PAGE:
Museum displays Holly’s hard work

THE work of a Sudbury anti-knife crime campaigner is appearing as part of a new exhibition at a London museum, writes Neil Bracegirlde.

Suffolk’s Bin a Blade campaign, which was orchestrated by Holly Watson, features at the V&A Museum of Childhood, along with the teenager’s website –

Former Sudbury Upper School student Holly set up the website following the death of her 23-year-old brother Lewis, who died in Sudbury in 2009, after being stabbed.

She also spearheaded the county’s knife amnesty, which saw more than 6,000 knives handed in last year, and continues to see knives and bladed weapons deposited at bins located at police stations in Suffolk.

“I was surprised to hear that the projects had been chosen for the display, especially in London where other people have been working and campaigning to stop knife crime,” said Holly, right, from First Avenue.

“More than 400,000 people visit the museum every year so it’s exciting to think that so many people will see the display and the consequences of knife crime for themselves.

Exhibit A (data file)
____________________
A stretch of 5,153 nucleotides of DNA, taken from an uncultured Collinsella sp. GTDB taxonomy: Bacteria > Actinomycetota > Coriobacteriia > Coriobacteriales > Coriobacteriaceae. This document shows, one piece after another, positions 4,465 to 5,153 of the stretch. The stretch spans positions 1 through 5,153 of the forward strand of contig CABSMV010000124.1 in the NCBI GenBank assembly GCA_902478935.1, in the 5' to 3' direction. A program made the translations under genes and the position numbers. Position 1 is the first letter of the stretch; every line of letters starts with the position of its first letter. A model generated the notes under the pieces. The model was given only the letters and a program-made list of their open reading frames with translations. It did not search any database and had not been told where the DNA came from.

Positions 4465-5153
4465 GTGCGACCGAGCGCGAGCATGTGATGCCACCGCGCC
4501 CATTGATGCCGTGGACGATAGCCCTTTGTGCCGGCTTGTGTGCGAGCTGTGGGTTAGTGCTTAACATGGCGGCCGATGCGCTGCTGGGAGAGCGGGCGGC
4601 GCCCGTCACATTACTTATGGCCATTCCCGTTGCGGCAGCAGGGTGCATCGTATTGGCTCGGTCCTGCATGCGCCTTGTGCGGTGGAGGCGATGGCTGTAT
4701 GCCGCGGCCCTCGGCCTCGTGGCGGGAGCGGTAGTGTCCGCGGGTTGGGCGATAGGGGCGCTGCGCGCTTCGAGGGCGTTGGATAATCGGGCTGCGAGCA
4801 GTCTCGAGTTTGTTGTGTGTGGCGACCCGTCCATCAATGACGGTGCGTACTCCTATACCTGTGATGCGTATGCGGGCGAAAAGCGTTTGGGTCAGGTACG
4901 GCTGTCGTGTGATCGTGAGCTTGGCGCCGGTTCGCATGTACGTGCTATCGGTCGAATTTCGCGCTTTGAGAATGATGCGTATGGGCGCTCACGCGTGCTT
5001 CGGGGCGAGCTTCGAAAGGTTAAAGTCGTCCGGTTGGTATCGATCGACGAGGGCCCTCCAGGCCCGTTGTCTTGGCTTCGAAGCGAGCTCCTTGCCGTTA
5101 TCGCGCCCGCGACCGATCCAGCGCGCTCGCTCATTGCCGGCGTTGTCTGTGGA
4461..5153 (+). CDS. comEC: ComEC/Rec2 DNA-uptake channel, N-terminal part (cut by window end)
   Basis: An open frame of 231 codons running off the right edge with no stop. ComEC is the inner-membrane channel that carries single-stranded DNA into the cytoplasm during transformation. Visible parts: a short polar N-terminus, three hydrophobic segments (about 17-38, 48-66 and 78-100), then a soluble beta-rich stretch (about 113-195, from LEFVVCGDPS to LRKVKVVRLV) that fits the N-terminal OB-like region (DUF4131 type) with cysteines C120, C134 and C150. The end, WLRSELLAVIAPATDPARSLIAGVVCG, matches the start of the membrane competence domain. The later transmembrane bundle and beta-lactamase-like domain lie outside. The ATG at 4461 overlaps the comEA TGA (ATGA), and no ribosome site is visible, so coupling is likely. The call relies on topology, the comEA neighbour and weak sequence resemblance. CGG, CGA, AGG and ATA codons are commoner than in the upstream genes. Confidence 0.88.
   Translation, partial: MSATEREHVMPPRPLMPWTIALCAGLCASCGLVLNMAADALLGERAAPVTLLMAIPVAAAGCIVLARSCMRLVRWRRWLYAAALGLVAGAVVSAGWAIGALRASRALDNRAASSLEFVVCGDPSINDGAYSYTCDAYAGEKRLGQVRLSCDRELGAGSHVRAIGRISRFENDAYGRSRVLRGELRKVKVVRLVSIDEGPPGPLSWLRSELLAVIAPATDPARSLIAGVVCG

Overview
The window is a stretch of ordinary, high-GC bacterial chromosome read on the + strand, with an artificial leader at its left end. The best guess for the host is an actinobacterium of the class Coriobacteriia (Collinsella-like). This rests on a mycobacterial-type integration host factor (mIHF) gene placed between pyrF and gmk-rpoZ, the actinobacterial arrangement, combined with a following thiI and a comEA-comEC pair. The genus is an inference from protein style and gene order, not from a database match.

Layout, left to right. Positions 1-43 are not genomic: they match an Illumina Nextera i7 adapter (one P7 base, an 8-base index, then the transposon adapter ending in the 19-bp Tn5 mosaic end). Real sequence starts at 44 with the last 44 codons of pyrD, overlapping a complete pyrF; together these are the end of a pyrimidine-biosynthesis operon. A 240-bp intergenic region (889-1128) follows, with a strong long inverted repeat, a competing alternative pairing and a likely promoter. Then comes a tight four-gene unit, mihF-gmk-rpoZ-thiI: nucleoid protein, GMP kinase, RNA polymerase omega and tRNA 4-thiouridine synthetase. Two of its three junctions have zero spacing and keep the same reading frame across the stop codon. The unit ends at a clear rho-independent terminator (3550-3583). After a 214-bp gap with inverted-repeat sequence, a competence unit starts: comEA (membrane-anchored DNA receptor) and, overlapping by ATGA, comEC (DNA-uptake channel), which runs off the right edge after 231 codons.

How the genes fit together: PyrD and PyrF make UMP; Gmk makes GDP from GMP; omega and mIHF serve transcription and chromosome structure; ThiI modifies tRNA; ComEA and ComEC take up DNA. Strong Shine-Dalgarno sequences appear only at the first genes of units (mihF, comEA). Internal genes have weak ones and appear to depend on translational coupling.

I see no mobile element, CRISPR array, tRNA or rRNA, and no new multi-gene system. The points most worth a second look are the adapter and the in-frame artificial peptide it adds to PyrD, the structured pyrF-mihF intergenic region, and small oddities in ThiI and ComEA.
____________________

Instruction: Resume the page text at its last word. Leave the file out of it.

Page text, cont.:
“If just one of those visitors decides not to carry a knife, it will have made a difference.”

The 19-year-old’s initiatives are included in the Teen Knife Crime exhibition – questioning whether knife crime is on the rise – at the museum in Bethnal Green.

The display, which will run until July next year, also looks at the reasons why young people carry knives and the attempts made by people like Holly to prevent them doing so.

Suffolk’s Chief Constable Simon Ash said he had recently met with Holly to discuss ways to build on the success of her campaign.

“While knife crime is not a significant problem in Suffolk, we have still managed to have an impact in the county with so many knives handed in and I am pleased that we are now reaching other audiences with the message not to carry a knife,” he said.